Why there’s always room for tech start-ups that build on someone else’s idea
Silicon Valley is always looking for the next new thing, but unoriginal successes such as Gmail and Google Maps prove that refining is the equal of innovating
Silicon Valley is a place that prides itself on innovation.
Yet, somehow in the pursuit of shiny new tech, it has decided that being “innovative” is the same thing as being “totally original”.
Copying another start-up’s idea is seen as an inferior, unoriginal get-rich-quick play. Acknowledging that you used a competitor’s idea is unheard of.
Take for example the reaction when Instagram’s chief executive Kevin Systrom deigned to admit that he’d taken an idea from Snapchat and put a different spin on it. Website TechCrunch wrote an entire story around the moment, declaring him the “one honest person in tech”.
Yet I recently spent two afternoons listening to 92 start-up pitches from the graduating class of Y Combinator, Silicon Valley’s premier start-up school that churns out a class of companies twice a year.
Each start-up only has a few minutes to run through the highlights of why theirs is a billion-dollar idea and laced throughout these presentations is a common phrasing, “we’re the X for Y”.
For instance: Squire is the OpenTable for barbershops, or JustRide is the GetAround for India, or Flutterwave is the Stripe for Africa.
At first, it’s easy to dismiss these as a herd of copycats, doomed to fail because they are not the Uber or the OpenTable or the Stripe. I know it’s easy to dismiss. I’m often one to roll my eyes whenever I hear any start-up describe itself as the “Uber for X”. I'm not alone. I’ve heard countless investors complain about the lack of original thought or new ideas among entrepreneurs.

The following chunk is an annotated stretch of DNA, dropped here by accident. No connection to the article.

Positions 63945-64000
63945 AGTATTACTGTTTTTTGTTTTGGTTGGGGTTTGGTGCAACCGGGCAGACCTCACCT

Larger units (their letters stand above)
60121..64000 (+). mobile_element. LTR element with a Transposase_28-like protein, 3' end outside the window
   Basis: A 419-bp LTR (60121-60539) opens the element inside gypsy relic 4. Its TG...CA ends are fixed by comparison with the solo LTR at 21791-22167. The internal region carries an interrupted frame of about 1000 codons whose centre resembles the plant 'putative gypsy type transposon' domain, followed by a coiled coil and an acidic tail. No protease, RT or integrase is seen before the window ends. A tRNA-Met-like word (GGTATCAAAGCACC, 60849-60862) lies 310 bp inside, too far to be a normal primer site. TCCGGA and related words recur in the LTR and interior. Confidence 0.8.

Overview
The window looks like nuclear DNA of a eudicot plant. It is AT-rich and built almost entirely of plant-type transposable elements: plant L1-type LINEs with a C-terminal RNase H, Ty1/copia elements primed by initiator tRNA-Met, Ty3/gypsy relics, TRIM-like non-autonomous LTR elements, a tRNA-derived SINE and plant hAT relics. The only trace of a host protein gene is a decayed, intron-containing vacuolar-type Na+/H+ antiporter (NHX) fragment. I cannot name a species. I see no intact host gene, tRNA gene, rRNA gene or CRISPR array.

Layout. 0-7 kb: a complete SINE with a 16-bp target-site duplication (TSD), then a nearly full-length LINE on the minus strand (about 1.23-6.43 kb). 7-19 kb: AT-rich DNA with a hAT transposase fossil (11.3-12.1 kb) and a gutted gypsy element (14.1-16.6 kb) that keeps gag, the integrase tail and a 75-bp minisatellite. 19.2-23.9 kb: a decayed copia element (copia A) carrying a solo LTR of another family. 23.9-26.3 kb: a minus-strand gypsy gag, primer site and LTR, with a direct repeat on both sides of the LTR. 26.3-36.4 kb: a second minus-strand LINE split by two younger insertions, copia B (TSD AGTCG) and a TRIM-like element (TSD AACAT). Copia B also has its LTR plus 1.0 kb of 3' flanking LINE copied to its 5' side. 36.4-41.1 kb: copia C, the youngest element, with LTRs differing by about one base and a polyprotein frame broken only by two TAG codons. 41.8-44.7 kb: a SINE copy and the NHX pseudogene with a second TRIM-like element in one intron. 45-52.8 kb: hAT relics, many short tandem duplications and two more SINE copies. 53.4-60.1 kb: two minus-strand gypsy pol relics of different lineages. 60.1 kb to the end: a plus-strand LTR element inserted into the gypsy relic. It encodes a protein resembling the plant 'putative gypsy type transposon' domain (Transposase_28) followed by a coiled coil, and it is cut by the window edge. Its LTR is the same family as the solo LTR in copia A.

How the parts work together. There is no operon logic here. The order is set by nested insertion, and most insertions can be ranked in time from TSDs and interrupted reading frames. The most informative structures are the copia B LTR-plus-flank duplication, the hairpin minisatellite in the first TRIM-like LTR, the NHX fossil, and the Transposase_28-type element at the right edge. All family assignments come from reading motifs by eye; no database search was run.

However, listening to the 92 pitches I realised that just because Valley insiders conflate “innovation” with “totally original”, such thinking only benefits Silicon Valley – and that’s starting to change.
Of the start-ups that presented at Demo Day, 31 were founded outside the US in 16 different countries, a new record for a Y Combinator batch.
During its presentation, it went through the business opportunities in India for co-working, and then finally got to what sets it apart: design. It would’ve been easy enough to swap the name “WeWork” in for Innov8 throughout the presentation – and one investor I spoke to chided the company for not innovating more.
While it’s simple to dismiss the idea as belonging to another company, it’s harder to appreciate why it might work in a different country or different sector as a new successful business.
Innov8, for example, already has its co-working spaces up and running – and now Y Combinator is partnering with them on conferences to attract more Indian entrepreneurs.
Squire, the OpenTable for barbershops, may sound like another reservation system on the surface, but it’s actually replacing barbershops’ dependency on Square and other payment processors, making it a one-stop shop.
Comparing your idea to a well-known one doesn’t cheapen the idea; it can actually enrich it. As US publication The Atlantic once explained, Disney creators didn’t understand the plot of the Lion King until its writers called it the “Hamlet for lions”. They certainly didn’t start out to make a Shakespearean adaption with zoo animals.
Listening to the pitches, I realised how easy it is to cast off the copycats without taking the time to realise the idea behind each one.
Quero is taking the Expedia model and applying it to Brazilian universities, making it easier for students to find a college they can afford. There’s nothing cheap behind it.
Systrom is adamant that you can’t just recreate another product, but you can apply what’s great about it to your own business and move forward from there.
An “Uber for X” start-up may be a bad copycat attempt, but it could also be a billion-dollar business if the entrepreneur picks the right “X” and can build a company out of it.
“Gmail was not the first email client. Google Maps was certainly not the first map. The iPhone was definitely not the first phone,” says Systrom.
“The question is what do you do with that format? What do you do with that idea? Do you build on it? Do you add new things? Are you trying to bring it in a new direction?”